This is an excerpt from How to Travel 60-90 Days a Year – Even If You Work 9-5. You can buy the book on Amazon (Paperback and Kindle).

When you’re off traveling, you’ll want to get out of the cities and explore some more. If in East or Southern Africa, you’ll want to do a safari. If in Mongolia, you’ll want to explore deep into the steppe and the Gobi dessert. If in Scotland, you might want to go off and see the Highlands and Loch Ness.

These 3-Day, 5-Day, 10-Day or longer excursions are ever present, in all countries, and can often be expensive. In most cases, though, they’re also easy to negotiate.

How to Negotiate Excursion Fees

1- Get Multiple Offers, From Different Companies. If you’re planning to buy a car, you wouldn’t normally go and settle for the first car you see, in the first dealership, and for the first price you get. Instead, you take your time. You check your options online, you talk with different dealers and you ask about different cars.

You should use the same approach if you’re planning to spend big on an excursion. Instead of settling with the first company you see, ask around. Instead of talking with only one vendor, talk with five, if not more. The more options you’ve to compare, the best price you’ll be able to get.

2- Reject First Offers, Ask for Revised Prices. Don’t accept first offers. Even if prices are good, ask for a revision. It helps, for example, to reply a first offer with something in the lines of: “Thank you for your offer. Your prices are higher than we’re willing to pay. We’re looking for something within X to Y range (or Z% lower). We’re looking forward to receive a revised offer from you.” In most cases, vendors will be willing to lower their rates even after receiving only such a simple note.

3- Ask for Cost Breakdown. If you’re doing an expensive excursion—say, one costing over $1.000 per person, you should ask for a detailed cost breakdown. Instead of getting a fixed, lump-sum bill of $1.000, ask the vendor to slice the price into its components: how much exactly are the hotels, the guides, the meals, etc. The more detailed, the better.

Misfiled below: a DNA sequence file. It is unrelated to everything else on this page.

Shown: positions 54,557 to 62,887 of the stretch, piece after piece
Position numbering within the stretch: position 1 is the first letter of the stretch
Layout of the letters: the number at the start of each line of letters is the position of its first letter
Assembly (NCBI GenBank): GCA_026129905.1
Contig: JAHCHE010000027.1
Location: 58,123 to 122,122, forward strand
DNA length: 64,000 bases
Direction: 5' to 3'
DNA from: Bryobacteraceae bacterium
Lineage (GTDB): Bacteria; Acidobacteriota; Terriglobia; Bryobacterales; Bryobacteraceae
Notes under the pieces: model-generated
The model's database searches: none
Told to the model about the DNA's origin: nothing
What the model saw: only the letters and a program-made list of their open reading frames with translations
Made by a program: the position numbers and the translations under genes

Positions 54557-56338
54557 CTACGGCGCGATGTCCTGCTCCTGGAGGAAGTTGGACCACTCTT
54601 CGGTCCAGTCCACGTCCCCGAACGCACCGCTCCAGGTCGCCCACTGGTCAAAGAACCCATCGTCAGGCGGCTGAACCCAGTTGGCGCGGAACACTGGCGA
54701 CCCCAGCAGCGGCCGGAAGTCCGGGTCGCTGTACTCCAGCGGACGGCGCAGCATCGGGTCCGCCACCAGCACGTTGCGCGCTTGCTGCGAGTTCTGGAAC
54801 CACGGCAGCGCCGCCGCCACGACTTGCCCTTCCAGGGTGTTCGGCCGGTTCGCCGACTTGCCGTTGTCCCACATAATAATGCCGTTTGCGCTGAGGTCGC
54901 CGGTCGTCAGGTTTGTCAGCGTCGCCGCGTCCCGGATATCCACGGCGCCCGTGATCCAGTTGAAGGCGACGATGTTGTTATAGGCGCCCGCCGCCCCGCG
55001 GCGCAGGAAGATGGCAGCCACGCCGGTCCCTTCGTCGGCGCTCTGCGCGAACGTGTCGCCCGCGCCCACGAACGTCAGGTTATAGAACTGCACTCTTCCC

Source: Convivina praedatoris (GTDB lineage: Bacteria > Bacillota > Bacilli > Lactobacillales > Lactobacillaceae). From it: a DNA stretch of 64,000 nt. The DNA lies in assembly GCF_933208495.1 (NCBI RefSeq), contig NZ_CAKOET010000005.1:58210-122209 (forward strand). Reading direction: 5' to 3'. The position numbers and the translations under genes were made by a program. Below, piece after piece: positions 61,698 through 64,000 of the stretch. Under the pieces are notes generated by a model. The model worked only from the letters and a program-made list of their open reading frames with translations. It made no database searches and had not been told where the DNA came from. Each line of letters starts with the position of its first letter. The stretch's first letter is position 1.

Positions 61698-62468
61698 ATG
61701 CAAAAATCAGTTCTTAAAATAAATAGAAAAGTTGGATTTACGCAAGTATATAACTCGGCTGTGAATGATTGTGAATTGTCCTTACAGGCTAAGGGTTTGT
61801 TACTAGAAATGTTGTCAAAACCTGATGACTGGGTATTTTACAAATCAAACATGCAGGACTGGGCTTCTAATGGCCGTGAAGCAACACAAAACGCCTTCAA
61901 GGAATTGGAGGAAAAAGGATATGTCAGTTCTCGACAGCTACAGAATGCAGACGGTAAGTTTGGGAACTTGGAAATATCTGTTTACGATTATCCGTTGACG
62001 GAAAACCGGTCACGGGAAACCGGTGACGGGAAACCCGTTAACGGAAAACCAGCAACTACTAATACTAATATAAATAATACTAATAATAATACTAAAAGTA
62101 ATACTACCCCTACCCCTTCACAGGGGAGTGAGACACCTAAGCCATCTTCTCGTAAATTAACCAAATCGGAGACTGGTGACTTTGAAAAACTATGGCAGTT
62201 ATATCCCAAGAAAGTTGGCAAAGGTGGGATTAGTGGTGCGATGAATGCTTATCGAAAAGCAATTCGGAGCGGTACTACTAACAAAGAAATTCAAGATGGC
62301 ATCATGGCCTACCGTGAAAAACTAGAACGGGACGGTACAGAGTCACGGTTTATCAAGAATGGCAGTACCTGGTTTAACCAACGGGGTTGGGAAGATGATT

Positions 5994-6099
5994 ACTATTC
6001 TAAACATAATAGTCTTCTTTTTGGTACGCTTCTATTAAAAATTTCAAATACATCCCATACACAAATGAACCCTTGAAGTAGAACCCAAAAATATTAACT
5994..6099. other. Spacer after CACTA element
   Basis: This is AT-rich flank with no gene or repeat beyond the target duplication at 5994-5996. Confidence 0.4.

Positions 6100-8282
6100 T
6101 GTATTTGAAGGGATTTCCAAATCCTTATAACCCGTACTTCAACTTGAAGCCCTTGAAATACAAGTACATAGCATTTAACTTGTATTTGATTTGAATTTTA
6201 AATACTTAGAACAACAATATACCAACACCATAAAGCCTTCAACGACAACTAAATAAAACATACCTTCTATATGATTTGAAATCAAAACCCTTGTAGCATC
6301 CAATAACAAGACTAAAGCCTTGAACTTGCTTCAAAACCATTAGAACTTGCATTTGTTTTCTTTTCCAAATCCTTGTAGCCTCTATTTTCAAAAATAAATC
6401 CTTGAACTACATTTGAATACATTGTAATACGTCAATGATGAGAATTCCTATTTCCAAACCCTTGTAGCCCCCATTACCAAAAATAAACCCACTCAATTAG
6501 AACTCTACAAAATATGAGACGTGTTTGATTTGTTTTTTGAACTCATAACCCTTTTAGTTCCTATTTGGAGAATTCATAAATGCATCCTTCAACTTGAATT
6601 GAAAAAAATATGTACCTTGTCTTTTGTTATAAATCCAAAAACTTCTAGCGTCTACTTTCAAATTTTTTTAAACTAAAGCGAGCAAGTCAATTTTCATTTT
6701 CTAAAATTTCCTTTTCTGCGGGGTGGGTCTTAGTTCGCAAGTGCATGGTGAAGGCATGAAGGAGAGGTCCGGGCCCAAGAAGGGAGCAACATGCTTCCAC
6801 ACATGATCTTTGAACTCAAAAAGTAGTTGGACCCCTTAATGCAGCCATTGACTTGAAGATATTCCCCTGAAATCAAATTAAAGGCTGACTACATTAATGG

4- Build the Cherry-Picked Offer. The breakdown will give you extra visibility, and will help you negotiate a better price, this by helping you build the “Cherry Pick Offer”—the theoretical best possible price, combining the lowest prices for each individual item. Take, for example, the following three, fictitious offers:


Comp. A Comp. B Comp. C Cherry Pick
Guide $300 $200 $200 $200
Transport $300 $400 $250 $250
Hotels $200 $200 $300 $200
Meals $150 $200 $200 $150
Permits $50 $50
Total $1.000 $1.000 $1.000 $800


Because of the breakdown, you see that, though all three companies price their excursion at $1.000, they’ve different costs for guide or transport, for example.

You can then use this information to push for a lower rate. You can say something in the line of: “Thank you for your offer. I’m interested in working together with your company, but I can’t pay $400 for Transport. Two of your competitors offer Transport—for the same type of car, same length of tour—for less than $300. I also don’t understand why I need to pay any entrance fees or permits. Please revise your offer.”

This won’t make you a popular customer. But, once the dust settles, you’ll still get your excursion—and, in most cases, for a lower cost than you would’ve expected.

Sometimes You Can’t Negotiate

In some cases, you can’t negotiate the excursion prices at all. This is often the case when tours are organized by some kind of monopoly—e.g. government-arranged tours, as it’s the case in, for example, Turkmenistan. Yet, those are the few and far away exceptions. In most places, there’s always some kind of competition between companies.


1- Skip Overrated Attractions. If you’re in London, you might see and want to try the London Eye. But ~30$? I’ve been up there can tell you—for that money, it’s a no-go, a waste. If you’re paying for an attraction, make sure it’s really worth it. I rather pay $100 for the Vatican Museum, if necessary, and still skip a $10 London Eye.

2- Research Free Museum Days. The Louvre in Paris is free the first Sunday of the month (vs. 9 euro, normal price). It’s the same for the Colosseum in Rome. In New York, the MoMA is free on Fridays from 4.00pm on. Do your research—it could be that you’re in line for a discount.

 3- Prepare a “Press Pass”. Press (very loosely defined) often get to visit museums and other attractions for free—even skipping queues, sometimes. If you’ve—or you prepare yourself—a “press badge”, all you need to do is present this “badge” at the place’s reception and ask for free entrance. The key is that you don’t really need to be press.

I’ve a “badge”/fancy laminated sheet explaining that a) I’m an author with two books published (incl. a travel book), b) I’ve press coverage (newspapers, Mashable), and c) I’ve been to 120+ countries, among other achievements. This has worked for me just as much as an “official” press ID would—even as I clarify that I’m not official “press” in any way, but an author and blogger.

If you’re not a blogger, but have a big following on social media, or any other loose claim to “press”, prepare a badge. The keys are a) make the badge fancy—it must look professional, and b) don’t lie and don’t exaggerate, as it can get you in trouble—make it clear that you’re not an official journalist. In most places, staff will not ask too many questions and just let you through.

This is an excerpt from How to Travel 60-90 Days a Year – Even If You Work 9-5. You can buy the book on Amazon (Paperback and Kindle).